Now that the weather is warmer officials across the Washington D.C. metropolitan area are challenged with curbing what have been described as “packs” or “bands” of teens on all-terrain vehicles (ATVs) driving on streets and sidewalks without regard for public safety.

Prince George’s County police released images of ATV riders allegedly driving recklessly at the National Harbor. (Photo/Prince George’s County Police)

Prince George’s County police say more than 100 riders on unauthorized vehicles were at the National Harbor, riding across medians, onto sidewalks, and against the flow of traffic at top speeds.  Police secured surveillance images of some of those ATV riders, while they were at a nearby gas station on June 30, and have asked the public to identify the riders for immediate arrest.  Some visitors of National Harbor expressed fear and concern over the sheer numbers of riders who kept both drivers and pedestrians trapped in place as they performed stunts, jumped curbs, and spun out.

“We didn’t know whether to run for the parking garage to get out of their way or stand in place because there were so many young boys tearing through onto the sidewalks and the roadway,” May Ellis, a senior traveling to MGM on a church bus trip told the {AFRO}.  “We ran back into the restaurant and waited for them to move, but it was terrifying.  They came out of nowhere.”

Videos posted to social media showed the riders making their way out of downtown D.C. by passing in between cars on crowded highways — some were even seen doing wheelies. Once at National Harbor, many revved their engines as they wove around cars and drove on sidewalks while pedestrians hurried out of the way.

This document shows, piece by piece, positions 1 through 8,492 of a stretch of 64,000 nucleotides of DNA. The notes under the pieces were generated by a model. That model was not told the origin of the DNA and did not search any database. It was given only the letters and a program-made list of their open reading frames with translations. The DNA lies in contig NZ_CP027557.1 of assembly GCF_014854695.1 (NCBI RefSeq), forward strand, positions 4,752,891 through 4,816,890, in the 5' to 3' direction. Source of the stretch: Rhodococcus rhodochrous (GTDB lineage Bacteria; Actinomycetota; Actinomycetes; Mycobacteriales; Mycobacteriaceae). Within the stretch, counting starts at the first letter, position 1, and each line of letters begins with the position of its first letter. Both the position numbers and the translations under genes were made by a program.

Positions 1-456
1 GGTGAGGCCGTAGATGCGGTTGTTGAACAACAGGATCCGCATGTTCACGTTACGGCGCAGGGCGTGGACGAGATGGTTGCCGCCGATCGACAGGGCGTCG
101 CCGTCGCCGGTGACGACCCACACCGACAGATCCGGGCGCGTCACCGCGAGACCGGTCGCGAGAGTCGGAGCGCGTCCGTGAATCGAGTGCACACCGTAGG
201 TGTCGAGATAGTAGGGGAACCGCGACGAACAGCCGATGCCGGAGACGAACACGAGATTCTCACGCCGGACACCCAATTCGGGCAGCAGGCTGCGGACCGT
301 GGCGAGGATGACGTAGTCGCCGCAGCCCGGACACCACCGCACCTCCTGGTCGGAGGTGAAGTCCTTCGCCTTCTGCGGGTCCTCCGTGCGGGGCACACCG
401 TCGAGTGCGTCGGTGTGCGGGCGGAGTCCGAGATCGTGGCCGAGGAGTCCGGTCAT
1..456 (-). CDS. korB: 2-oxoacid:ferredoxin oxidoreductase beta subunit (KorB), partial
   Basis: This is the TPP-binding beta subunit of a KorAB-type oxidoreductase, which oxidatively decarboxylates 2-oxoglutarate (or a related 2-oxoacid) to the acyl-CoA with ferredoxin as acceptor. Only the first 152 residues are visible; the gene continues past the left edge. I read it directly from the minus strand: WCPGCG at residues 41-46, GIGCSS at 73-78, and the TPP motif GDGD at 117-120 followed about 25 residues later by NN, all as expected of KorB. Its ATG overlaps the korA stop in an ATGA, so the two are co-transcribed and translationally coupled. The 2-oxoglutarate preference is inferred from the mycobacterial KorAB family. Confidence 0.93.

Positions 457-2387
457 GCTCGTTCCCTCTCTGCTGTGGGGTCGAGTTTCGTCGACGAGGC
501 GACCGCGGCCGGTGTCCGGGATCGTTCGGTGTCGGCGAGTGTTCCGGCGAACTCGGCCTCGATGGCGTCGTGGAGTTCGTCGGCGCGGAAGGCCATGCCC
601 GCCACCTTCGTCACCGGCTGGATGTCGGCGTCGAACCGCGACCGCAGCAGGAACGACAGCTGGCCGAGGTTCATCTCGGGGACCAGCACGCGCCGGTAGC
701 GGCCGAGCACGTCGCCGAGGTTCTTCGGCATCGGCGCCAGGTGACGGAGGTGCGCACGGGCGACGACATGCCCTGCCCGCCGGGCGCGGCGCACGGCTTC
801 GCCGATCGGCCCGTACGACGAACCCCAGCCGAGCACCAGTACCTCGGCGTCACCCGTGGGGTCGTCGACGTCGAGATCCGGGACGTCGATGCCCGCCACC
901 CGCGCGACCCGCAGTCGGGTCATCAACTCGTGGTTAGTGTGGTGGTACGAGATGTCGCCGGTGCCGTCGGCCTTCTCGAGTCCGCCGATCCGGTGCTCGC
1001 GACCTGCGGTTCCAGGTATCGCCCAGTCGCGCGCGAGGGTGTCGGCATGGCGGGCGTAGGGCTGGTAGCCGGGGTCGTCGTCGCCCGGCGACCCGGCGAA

“This will not be tolerated; it is egregious and malicious behavior,” Prince George’s County Deputy Chief George Nichols told WTOP.  “However, we will not meet reckless behavior with our own reckless behavior.”

These same riders are believed to have driven from the Harbor across the Key Bridge into Rossyln, Va., and into the District, where they were spotted on K. Street Northwest popping wheelies and driving against traffic.

“Don’t think you just got away with it; we will be knocking on your door and we will be coming to see you shortly,” Nichols said.

Deputy Chief Chris Murtha, who oversees patrols in the National Harbor area, said police often face a difficult dilemma: Any time they initiate a pursuit, they run the risk of starting a chase that can spin out of control, potentially causing death or serious injury to themselves, the suspect, or the public. Yet there are also dangers in not pursuing those actively engaging in reckless behaviors that jeopardize the general safety of the public.

The police said they were using the many videos captured by security cameras at National Harbor to identify and find those responsible. They also are hoping people in the community will offer help. “We need the public’s help to tell us who is riding these bikes,” Murtha said.

Washington, D.C. Mayor Muriel Bowser addressed the incident at a June 27 press conference where she agreed with tactics set by Prince George’s County, to identify riders and seize ATVs – without engaging young people on the streets and potentially harming members of the public.

“If you see your kid – who is generally a good kid – on television, you don’t want your kid to get into trouble.  If you know that dirt bike is in your shed or stored in your yard or if you are a gas station owner allowing big groups of people to fuel up at your gas station, you need to report them,” Bowser said at the press conference.

Illegal dirt bikes and ATVs have menaced Washington law enforcement for years. In December 2015, dozens rode from Arlington County across the Key Bridge and choked Georgetown streets before slowing the Capital Beltway to a crawl.